Figure 2. Long-term carbon stock accumulated after 100 years for different (S, E) settings. Each data point represents the average of five simulations for a given setting. The error bars indicate the standard deviation from the mean. The deviation from the expected monotonic trend for (0.27, 1) and (0.38, 1) can be explained in part by the salinity response S(x). The sigmoidal graph of S(x) puts the salinity levels associated with S = 0.27 and S = 0.38 at the transition part. The transition is associated with more statistical uncertainty.

There was a pronounced difference in the carbon stock trajectories between the optimal setting and the most extreme sub-optimal setting. Simulations showed a continuous accumulation of carbon stock due to increasing tree density for up to 100 years since initial planting for the optimal setting (Figure 3). In contrast, in the most extreme sub-optimal setting (S = 0.02; E = 0.05), seedling density decreased rapidly within the first 10 years, then the remnant population (composed of surviving saplings that eventually matured as trees) finally collapsed around 50 years (Figure 4B). Consequently, the carbon stock in living mangroves was non-existent after 50 years (Figure 4A). For sub-optimal settings, S and E are smaller than unity, so that plants would linger in the less mature state for a longer time (see Equation 1). Since immature trees are more susceptible to mortality than mature trees, then other instantiations of the sub-optimal settings are likely to lead to decreases in populations and carbon stock over time.

Figure 3. Trajectory of (A) carbon stock, and (B) density of trees, saplings and seedlings over 100 years in a single realization of the model for the optimal setting (S = 1, E = 1).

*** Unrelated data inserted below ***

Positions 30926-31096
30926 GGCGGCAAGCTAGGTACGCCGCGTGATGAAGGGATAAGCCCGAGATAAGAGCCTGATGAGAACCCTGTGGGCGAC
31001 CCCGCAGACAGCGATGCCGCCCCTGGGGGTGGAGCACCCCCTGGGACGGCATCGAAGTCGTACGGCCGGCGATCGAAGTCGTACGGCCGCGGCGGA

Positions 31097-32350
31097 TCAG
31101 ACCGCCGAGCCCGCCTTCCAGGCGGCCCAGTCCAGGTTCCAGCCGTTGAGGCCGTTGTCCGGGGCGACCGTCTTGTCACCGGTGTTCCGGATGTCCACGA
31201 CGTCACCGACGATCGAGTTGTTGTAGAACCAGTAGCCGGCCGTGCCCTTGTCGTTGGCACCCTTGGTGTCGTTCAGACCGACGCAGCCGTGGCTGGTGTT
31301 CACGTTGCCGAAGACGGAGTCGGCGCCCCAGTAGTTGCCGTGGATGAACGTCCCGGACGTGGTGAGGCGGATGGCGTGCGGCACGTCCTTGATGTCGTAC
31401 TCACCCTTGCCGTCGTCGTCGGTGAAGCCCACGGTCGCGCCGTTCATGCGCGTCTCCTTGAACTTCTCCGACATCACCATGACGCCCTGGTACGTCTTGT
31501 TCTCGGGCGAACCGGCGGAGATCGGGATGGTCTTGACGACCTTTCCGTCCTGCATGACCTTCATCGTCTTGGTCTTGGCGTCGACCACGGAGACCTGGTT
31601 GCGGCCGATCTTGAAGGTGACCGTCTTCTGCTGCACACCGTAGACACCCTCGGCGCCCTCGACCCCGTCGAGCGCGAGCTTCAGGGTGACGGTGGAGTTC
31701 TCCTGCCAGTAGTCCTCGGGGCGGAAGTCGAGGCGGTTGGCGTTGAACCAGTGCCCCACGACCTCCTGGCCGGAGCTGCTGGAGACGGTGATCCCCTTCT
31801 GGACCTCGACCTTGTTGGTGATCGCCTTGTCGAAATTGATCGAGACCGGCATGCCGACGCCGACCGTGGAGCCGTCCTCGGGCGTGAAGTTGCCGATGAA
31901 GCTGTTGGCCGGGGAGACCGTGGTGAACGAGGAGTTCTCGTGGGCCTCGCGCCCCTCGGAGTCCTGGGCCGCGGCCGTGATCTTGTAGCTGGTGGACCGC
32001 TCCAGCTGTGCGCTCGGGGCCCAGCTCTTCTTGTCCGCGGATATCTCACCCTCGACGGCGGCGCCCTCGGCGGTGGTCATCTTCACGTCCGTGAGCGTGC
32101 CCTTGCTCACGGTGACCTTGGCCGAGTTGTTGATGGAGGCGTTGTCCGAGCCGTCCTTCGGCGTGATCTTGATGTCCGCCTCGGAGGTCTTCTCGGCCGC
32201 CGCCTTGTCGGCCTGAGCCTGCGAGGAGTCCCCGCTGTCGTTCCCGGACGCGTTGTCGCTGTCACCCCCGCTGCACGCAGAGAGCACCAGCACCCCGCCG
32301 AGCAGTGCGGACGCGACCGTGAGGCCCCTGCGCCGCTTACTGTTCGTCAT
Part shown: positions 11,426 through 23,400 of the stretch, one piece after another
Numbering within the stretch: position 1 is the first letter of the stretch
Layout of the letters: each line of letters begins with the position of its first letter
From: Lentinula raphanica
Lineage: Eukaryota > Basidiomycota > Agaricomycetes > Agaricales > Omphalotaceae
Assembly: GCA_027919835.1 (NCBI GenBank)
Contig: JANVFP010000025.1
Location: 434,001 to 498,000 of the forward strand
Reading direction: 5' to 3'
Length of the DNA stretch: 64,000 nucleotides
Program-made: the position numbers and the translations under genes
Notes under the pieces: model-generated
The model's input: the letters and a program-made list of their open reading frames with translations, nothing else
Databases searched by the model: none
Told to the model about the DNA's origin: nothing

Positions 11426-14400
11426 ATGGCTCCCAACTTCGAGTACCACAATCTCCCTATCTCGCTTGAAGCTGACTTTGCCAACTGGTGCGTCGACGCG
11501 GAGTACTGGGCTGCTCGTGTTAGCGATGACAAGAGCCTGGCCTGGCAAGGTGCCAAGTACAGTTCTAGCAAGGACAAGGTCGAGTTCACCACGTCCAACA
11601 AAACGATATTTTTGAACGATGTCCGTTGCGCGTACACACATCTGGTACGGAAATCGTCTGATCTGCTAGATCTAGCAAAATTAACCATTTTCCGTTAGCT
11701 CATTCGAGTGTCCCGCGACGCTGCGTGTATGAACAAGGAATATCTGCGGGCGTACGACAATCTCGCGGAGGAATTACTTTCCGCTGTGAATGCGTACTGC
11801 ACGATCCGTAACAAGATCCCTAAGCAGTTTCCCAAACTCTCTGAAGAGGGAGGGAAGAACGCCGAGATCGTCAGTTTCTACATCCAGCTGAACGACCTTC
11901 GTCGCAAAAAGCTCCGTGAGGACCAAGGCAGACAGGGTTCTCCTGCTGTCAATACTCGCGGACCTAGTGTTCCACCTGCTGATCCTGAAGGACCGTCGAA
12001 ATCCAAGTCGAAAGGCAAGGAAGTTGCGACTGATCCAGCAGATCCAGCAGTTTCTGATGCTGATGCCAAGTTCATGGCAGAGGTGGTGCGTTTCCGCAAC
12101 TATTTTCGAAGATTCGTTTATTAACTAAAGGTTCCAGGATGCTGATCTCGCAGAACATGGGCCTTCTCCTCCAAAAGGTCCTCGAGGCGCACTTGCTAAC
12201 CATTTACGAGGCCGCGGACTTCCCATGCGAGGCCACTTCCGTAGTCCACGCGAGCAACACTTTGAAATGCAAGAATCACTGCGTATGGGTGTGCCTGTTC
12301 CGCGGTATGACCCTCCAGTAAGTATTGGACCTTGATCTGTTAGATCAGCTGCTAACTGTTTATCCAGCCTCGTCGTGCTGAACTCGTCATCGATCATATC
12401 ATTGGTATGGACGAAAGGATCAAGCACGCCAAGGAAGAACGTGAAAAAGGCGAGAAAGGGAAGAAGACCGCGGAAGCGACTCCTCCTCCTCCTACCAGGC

Figure 4. Trajectory of (A) carbon stock, and (B) density of trees, saplings and seedlings over 100 years in a single realization of the model for the extreme sub-optimal setting (0.02, 0.50).

Effect of salinity stress

Simulations suggested that the density of mature trees (> 0.5 cm dbh) under different values of S (with a fixed value E = 1) will increase through time for S = 0.27, 0.38, and 1.0 (Figure 5). The forest growth rate is indicated by the slope of the trajectory, which is most positive (i.e., highest rate of increase in tree density) for the optimal case S = 1. On the other hand, below an unidentified threshold (ca. 0.02 < S < 0.27), the trajectory trends downward or the slope is negative. For S = 0.02, the development of mature trees occurred at a later time than for the other less stressful S values. The delay could be explained by the slow growth, and thus slow transition, of individual mangroves (from seedling to sapling then from sapling to tree) in a sub-optimal salinity setting even in the absence of inundation stress.

Figure 5. Trajectory of changes in tree density with time for the different values of the salinity stress factor S at the optimal value of the inundation stress factor, E = 1. Each line is a single realization of the (S, E) setting.